Two trials from Africa have shown a positive effect of a six week course of doxycycline in reducing lymphoedema severity in the early stages in patients with filariasis2324 beyond that seen with improved hygiene alone. This improvement was independent of current filarial infection.24 Currently, five multicentre placebo controlled trials are being conducted (three in Africa and two in Asia) and will provide evidence to determine whether doxycycline can be included as an adjunct therapy for morbidity management. Understanding its effect on the adult worm and microfilaria will help inform its use in reducing transmission as well.
To expand the toolbox for anti-filarial drugs, the Drugs for Neglected Diseases initiative, together with its partners from academia and industry, is developing new anti-wolbachial and direct acting drugs. Two of these, emodepside and ABBV-4083, are orginal or modified veterinary drugs and are now in phase I development for use in humans; several others are in the drug pipeline. While these drugs will be developed primarily for use against onchocerciasis, for which apart from doxycycline no safe macrofilaricide exists, their indication may extend to include lymphatic filariasis as well.
However, it has also become clear that higher efficacy drugs do not compensate for low coverage. Decision makers must assess the feasibility of, and rationale for, investing in new strategies for elimination of lymphatic filariasis, taking into consideration the costs of the programme to ensure wide coverage. Successful elimination of lymphatic filariasis will depend on more than monetary investment. Going forward, political will and continued public engagement and community ownership will be critical.25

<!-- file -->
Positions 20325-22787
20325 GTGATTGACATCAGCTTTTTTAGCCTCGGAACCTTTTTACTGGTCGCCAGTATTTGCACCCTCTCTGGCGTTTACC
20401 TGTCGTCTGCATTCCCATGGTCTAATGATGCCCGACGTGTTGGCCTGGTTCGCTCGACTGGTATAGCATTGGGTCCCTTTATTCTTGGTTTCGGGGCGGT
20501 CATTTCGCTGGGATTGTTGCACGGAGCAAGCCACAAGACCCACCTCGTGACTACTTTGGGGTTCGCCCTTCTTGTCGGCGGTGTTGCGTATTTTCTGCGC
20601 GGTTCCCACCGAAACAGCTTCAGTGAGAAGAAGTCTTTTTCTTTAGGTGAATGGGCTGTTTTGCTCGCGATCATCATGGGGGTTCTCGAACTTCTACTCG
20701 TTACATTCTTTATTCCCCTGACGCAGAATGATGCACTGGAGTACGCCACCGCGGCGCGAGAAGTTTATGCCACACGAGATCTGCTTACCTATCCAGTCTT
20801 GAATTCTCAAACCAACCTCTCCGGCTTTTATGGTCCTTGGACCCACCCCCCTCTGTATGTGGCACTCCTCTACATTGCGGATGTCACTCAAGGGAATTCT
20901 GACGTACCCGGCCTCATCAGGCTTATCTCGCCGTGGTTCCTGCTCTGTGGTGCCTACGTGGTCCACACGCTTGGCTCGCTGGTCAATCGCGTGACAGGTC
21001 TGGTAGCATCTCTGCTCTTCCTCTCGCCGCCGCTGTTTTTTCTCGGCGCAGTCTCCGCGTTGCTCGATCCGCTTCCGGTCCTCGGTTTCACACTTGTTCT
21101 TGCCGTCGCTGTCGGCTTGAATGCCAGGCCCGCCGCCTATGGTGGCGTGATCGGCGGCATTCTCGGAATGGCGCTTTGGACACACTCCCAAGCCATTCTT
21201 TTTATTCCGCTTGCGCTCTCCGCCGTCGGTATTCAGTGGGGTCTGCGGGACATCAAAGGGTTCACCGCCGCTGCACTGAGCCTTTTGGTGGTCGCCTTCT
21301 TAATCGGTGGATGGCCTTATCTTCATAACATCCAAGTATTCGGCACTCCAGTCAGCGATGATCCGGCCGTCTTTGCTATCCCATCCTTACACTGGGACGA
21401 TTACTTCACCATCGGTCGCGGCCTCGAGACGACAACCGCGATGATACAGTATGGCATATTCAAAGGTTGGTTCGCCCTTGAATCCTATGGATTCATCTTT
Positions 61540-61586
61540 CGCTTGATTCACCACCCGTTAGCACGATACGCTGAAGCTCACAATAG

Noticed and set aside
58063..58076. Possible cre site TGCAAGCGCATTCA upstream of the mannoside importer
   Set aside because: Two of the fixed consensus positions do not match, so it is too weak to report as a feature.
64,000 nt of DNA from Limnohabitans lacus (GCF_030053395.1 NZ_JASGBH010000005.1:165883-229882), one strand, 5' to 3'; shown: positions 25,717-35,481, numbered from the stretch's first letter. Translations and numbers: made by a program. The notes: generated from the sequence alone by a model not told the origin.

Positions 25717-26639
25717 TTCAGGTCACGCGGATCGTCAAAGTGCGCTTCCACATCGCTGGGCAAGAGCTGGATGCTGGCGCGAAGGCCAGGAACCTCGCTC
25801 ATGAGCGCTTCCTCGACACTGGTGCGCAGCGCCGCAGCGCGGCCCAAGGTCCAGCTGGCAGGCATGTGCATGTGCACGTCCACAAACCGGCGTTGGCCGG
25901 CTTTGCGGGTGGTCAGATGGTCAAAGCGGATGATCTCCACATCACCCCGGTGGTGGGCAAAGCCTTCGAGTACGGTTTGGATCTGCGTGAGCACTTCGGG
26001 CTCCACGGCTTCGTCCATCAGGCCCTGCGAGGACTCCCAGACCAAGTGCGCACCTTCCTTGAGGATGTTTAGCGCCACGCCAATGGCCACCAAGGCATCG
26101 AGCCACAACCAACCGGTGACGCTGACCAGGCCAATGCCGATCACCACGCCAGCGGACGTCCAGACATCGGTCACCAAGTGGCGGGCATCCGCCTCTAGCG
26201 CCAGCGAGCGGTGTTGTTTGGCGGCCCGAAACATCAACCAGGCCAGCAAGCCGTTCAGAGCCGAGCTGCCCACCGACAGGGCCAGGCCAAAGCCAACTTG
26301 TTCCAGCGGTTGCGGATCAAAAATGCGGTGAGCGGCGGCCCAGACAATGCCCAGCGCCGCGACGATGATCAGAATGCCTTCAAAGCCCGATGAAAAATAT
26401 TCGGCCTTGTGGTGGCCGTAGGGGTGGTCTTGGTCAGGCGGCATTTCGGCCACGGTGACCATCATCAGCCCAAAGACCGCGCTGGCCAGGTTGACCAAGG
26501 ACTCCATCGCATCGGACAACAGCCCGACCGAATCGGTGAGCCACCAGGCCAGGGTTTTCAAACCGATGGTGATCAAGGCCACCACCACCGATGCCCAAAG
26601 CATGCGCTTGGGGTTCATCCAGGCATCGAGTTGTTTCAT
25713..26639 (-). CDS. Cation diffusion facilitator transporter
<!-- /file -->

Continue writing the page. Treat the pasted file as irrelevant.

Mass administration of microfilaricidal drugs has reduced new infections of filariasis
Current challenges include management of patients with chronic manifestations, such as lymphoedema and hydrocele, and the uneven prevalence, with persisting transmission hotspots
New drugs and regimens that kill adult worms (eg, triple therapy) and alleviate lymphoedema can help accelerate elimination efforts
Competing interests: We have read and understood BMJ policy on declaration of interests and have no relevant interests to declare.
Provenance and peer review: Commissioned; externally peer reviewed.
This article is one of the South Asia series commissioned by The BMJ in collaboration with the Drugs for Neglected Diseases initiative (DNDi). The BMJ retained full editorial control over external peer review, editing, and publication. Open access fees are funded by the DNDi, Geneva.